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Episode 4: Ronald Ryan
Transcript
We'll look at words for legal killing and the expressions 'in cold blood' and 'stick to your guns'
At 8 am on Friday the third of January 1967 Ronald Ryan was hanged for murder. He was the last man legally executed in Australia. Ryan was convicted of killing a guard during an escape from prison. The hanging of Ronald Ryan provoked some of the largest public protests ever seen in Australia.

What would you like to see happen about the whole question of capital punishment?

Well, I'd like to see it abolished completely. Be civilised about it. What's the use of hanging a man from the neck? What's it prove? They get satisfaction out of it, the people on the street are against it, the majority against it.

I'm like a lot that believe that we should've advanced beyond that stage.

Oh, well, I think he should be. Definitely.

Yeah why?

Well I reckon it's eye for an eye, tooth for a tooth and because you've gotta stop all these other murders happening around the place.
The legal killing of someone as punishment by the state is referred to in several ways. The formal term is capital punishment. Listen:
What would you like to see happen about the whole question of capital punishment?

Well. I'd like to see it abolished completely.
Ryan was hanged by the neck from a rope and that form of capital punishment is called hanging:
The hanging of Ronald Ryan provoked some of the largest public protests ever seen in Australia.
Another word for capital punishment is execution:
People from all walks of life joined the large and well organised campaign to prevent his execution
And one more name for this is the death penalty:
The protest campaign failed to save Ryan but it ultimately won the larger battle. Governments around Australia considered it too difficult politically to ever resort to the death penalty again.
Now listen to the way the next 2 speakers describe the death penalty:
I think it's a crime to take another man's life legally this way. I mean war is a different thing, but to take it cold-bloodedly, I don't agree with it at all.

But I think when you're hangin' a man you're makin' somebody else do a cold-blooded murder.
They both use versions of the expression 'in cold blood', which refers to killing someone deliberately and without emotion. The first speaker uses the adverb cold-bloodedly:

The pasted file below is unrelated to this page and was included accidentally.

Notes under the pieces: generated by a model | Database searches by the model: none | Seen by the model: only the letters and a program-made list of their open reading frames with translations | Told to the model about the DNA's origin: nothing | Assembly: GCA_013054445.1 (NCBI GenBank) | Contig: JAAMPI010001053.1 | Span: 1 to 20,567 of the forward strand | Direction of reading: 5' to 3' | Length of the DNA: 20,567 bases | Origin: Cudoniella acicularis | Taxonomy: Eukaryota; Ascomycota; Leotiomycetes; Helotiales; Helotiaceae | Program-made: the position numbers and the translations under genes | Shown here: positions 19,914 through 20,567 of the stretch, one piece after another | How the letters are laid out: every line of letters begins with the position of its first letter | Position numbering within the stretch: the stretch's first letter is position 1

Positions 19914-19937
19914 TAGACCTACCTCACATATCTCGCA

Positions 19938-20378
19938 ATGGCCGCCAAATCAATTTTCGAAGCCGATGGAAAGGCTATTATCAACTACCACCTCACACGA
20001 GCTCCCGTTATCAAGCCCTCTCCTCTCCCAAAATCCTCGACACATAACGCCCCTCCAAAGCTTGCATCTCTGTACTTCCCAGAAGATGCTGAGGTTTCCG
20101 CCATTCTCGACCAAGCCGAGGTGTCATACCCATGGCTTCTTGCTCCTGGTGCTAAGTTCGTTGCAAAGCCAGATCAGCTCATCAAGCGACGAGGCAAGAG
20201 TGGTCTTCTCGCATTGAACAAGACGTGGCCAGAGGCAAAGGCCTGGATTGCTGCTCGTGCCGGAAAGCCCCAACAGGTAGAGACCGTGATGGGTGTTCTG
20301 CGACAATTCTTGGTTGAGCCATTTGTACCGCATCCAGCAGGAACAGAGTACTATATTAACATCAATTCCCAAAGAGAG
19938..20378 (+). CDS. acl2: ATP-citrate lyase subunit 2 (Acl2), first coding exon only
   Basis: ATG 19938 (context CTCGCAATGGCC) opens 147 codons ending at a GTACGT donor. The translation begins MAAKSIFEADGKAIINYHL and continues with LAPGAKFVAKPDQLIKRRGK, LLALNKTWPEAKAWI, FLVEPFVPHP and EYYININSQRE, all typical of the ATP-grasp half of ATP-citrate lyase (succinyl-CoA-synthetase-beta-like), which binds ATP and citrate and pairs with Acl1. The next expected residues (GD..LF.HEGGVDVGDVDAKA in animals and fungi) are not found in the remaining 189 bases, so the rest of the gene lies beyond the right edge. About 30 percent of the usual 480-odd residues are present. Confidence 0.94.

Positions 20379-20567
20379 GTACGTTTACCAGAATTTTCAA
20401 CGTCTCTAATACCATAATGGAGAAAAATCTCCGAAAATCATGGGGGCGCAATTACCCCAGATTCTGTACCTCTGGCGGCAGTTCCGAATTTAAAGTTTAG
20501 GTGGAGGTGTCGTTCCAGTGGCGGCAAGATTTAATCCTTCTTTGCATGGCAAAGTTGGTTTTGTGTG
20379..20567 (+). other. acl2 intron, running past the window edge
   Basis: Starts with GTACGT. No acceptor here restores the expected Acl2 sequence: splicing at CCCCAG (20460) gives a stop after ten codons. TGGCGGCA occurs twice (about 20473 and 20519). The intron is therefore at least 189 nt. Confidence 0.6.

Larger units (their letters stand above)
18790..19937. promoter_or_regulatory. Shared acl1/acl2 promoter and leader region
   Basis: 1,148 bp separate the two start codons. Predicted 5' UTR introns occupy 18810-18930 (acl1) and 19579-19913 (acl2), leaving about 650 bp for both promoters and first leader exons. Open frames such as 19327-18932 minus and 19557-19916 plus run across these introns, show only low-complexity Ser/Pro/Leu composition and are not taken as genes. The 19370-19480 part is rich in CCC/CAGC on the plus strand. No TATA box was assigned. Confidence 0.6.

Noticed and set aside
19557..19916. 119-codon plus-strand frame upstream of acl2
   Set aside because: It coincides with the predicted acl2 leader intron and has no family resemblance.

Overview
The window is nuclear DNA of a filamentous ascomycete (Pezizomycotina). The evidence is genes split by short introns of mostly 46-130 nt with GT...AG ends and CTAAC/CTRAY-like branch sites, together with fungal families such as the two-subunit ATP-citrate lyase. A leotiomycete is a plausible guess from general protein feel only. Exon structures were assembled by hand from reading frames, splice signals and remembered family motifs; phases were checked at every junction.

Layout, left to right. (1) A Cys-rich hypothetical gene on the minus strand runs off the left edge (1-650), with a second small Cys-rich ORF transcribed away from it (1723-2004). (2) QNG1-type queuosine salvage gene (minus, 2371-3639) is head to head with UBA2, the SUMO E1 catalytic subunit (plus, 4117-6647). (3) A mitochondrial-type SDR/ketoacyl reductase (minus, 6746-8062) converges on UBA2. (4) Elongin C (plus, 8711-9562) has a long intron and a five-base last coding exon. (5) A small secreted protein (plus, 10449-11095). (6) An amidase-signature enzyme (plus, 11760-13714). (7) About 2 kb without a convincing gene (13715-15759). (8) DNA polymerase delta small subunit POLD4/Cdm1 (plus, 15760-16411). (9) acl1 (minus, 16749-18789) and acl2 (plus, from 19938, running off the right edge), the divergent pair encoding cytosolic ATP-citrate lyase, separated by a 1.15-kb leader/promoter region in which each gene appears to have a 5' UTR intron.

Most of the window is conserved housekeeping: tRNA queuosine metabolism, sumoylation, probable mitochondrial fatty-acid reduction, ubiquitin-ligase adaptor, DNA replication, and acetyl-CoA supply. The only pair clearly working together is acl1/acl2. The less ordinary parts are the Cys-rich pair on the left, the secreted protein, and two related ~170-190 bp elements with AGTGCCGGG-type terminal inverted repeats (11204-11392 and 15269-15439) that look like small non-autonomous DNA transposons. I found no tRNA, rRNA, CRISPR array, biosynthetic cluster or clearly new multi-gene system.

I think it's a crime to take another man's life legally this way. I mean war is a different thing, but to take it cold-bloodedly , I don't agree with it at all.
The second man uses the adjective cold blooded:
...I think when you're hangin' a man you're makin' somebody else do a cold-blooded murder.
Not everyone was against the hanging. The next speaker says it should be an eye for an eye and a tooth for a tooth, meaning that someone who kills someone should themselves be killed:
Well I reckon it's eye for an eye, tooth for a tooth and because you've gotta stop all these other murders happening around the place.
The word that expresses the idea that capital punishment stops people committing murder is deterrent:
I'm for it. I think Bolte's quite right in sticking to his guns and I don't see why hanging isn't a great deterrent to criminals. If that isn't , I don't know what is.
She says 'Bolte's quite right in sticking to his guns'. Bolte was the state's leader at the time. She means that by "sticking to his guns", he is not going to change his mind about the execution. Listen again:
I'm for it. I think Bolte's quite right in sticking to his guns...
So we've seen that the words for the state killing criminals are capital punishment, the death penalty, execution and, in this case, hanging. Killing in cold blood is killing deliberately and without emotion. The adverb is cold bloodedly and the adjective is cold blooded. An eye for an eye and a tooth for a tooth means that killers should be killed, a deterrent is something that stops people from doing something and sticking to your guns is not changing your opinion. We'll finish with the passionate opinions of an opponent of capital punishment who is also sticking to her guns:
You can't ignore the opinions of the representatives of all the major churches. You can't ignore the opinions of other parliamentarians. You can't ignore the opinions of prison education officers. You can't ignore the opinions of parole officers. You can't ignore the opinions of social workers. You can't ignore the opinions of university teachers. You can't ignore the opinions of the ordinary person in the street.

What about the worker!

Because public opinion has changed so much.

However, the execution went ahead in spite of public opinion.
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